This post is for business leaders and HR professionals who are considering adding pre-employment assessments to the hiring process but aren’t sure where to start. There’s a lot of misinformation floating around out there, so use this quick guide to separate fact from fiction. Let’s start with a little housekeeping:

What pre-employment assessments are not:

1) Magic – Pre-employment assessments are not one of the mystic arts brought to us from a shadowland of wizards and dragons. They don’t separate “good applicants” from “bad applicants” or possess clairvoyance. The data generated by an assessment is, in fact, neutral. Anyone who expects an assessment to tell them who to hire, without context, is going to be disappointed.

2) A test – People commonly refer to pre-employment assessments by the term “personality tests.” While personality test sounds jazzier from a marketing perspective, a pre-employment assessment is not a test. You can’t pass or fail one. A pre-employment assessment is, rather, a survey for gathering data about personality traits.

3) A replacement for coaching and development – Just because an applicant’s assessment results line up with the job you are looking to fill, it does not mean that applicant will inevitably succeed. People still need training, development, and an engaging environment in which to fulfill their potential. An applicant who aligns with the job is more likely to succeed than an applicant who does not align with the job, but only when all other factors are equal. If a work environment is toxic and employees are miserable, positive assessment results are of little value.

What pre-employment assessments are:

1) An instrument for identifying applicants’ and employees’ intrinsic strengths and motivations – The purpose of a pre-employment assessment is to uncover that which you can’t see on a resume: a person’s motivators and inhibitors. The applicant whose motivators line up with the role, and whose inhibitors are largely avoided in the role, is more likely to be a top performer than someone with personality drivers that are negatively correlated to the role.

2) A tool to support hiring and development decisions – A pre-employment assessment is not meant to replace human judgment in the selection process but to augment it. Let’s say that one applicant interviewed better but the other has preferable qualifications. Assessment results show which applicant’s motivators align best with the job and, therefore, can serve as a tiebreaker. The same goes for internal-promotion decisions. Even better, employee-assessment results can help you customize your coaching and development plans for maximum effectiveness, because you’ll know your new hire’s potential strengths and weaknesses ahead of time. No surprises!

3) A way to add consistency and limit bias – Especially with roles you need to fill more than once (typically sales and customer-service positions), you can limit bias by applying the same evaluation criteria for each applicant. On a broader scale, you can use assessments to ensure your hiring managers are following the same process and not letting their personal quirks undermine the company’s talent-acquisition strategy.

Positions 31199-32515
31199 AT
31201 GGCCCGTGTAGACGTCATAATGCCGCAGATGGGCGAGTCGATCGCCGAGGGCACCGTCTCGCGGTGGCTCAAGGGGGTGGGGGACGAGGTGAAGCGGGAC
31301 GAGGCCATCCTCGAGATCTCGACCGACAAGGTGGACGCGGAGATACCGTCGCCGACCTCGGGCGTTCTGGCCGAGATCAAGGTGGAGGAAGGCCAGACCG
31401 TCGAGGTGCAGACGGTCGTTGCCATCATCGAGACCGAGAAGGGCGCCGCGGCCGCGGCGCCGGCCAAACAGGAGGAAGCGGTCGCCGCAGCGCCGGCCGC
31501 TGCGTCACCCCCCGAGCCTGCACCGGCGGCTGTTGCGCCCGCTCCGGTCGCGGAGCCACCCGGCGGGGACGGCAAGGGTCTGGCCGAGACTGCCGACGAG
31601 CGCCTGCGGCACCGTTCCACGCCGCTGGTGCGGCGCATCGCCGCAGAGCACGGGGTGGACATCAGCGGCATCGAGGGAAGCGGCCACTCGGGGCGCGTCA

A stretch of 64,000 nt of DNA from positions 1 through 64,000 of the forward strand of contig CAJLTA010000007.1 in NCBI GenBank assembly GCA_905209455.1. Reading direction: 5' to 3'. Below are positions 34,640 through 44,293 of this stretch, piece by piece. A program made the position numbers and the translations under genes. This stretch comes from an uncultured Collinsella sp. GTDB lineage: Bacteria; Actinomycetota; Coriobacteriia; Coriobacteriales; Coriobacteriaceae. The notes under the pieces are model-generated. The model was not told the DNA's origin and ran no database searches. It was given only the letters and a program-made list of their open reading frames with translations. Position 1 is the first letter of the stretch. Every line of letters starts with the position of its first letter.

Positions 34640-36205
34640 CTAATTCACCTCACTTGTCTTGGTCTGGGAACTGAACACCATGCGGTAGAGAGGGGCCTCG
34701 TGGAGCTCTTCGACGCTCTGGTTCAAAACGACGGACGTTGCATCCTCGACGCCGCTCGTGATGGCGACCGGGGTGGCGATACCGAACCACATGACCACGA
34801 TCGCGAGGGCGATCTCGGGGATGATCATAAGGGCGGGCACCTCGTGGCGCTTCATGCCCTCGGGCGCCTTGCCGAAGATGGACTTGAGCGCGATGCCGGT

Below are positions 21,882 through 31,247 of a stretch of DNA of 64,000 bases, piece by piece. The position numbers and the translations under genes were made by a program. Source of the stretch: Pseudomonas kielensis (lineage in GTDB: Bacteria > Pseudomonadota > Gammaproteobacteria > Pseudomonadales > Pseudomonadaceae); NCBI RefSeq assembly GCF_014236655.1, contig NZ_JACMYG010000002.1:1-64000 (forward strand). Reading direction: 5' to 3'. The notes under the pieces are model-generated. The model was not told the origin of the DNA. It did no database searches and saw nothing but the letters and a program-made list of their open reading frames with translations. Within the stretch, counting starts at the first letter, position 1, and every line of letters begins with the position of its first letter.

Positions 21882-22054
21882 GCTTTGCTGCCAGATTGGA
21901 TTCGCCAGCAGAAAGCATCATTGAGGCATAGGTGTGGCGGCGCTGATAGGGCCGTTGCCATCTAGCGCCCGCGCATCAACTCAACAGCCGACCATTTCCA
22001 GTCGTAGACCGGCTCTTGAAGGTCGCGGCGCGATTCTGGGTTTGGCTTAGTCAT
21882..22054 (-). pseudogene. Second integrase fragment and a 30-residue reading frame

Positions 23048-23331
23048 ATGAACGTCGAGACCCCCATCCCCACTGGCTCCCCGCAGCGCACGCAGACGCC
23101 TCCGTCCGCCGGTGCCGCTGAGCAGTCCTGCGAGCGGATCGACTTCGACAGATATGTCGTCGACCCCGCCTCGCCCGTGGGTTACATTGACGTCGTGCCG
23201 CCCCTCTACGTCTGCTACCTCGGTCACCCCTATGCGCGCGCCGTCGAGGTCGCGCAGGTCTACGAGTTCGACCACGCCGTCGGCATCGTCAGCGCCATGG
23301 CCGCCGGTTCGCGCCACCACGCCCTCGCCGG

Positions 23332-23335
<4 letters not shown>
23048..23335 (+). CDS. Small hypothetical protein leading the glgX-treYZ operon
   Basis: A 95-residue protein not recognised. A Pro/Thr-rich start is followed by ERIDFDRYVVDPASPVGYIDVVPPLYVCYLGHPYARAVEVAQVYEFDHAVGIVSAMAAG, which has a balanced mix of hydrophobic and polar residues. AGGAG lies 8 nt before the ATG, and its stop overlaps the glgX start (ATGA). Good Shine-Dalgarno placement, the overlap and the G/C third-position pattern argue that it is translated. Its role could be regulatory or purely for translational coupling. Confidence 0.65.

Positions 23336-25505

Choosing an assessment

Assessments have flooded the market in recent years, some cheap and easy, but be assured that you get what you pay for. Look for an assessment that is:

1) Scientifically validated – Anyone can slap together a questionnaire, call it a pre-employment assessment, and charge 15 bucks a pop. The employer that chooses this cheap route is throwing money away, not saving it, because the results will be useless. Authentic assessments are scientifically validated through extensive research and testing to make sure they measure what they claim to measure. This is called “construct validity.” Top-of-the-line assessments also achieve something called “criterion validity,” which (jumping a few steps for the sake of brevity) means they are scientifically validated to measure job-performance potential. Spoiler alert: Our assessment, the Caliper Profile, is validated both for construct and criterion validity.

2) Proven – A phone app that hit the market 36 hours ago is probably not your most reliable resource for evaluating applicants. Go with an assessment that has a track record in the assessment industry and is regarded as venerable. Spoiler alert: The Caliper Profile has been on the market for over 50 years and is continually revised and refined as more and more performance data is collected and analyzed. It is also fully compliant with all relevant U.S. labor laws.

3) Versatile – For the ultimate in consistent application of employment assessments throughout your organization, you should use an assessment tool that works both for selection and for staff development. A versatile assessment is also scalable to the size and needs of any organization, whether those needs are occasional hiring or an integrated, enterprise-wide hiring-and-development strategy. Such an assessment could serve as a platform for people analytics, as the basis for a 360-degree executive coaching program, or as a tool for identifying and developing high-potentials. Spoiler alert: Ah, never mind. It’s not a secret anymore. The Caliper Profile.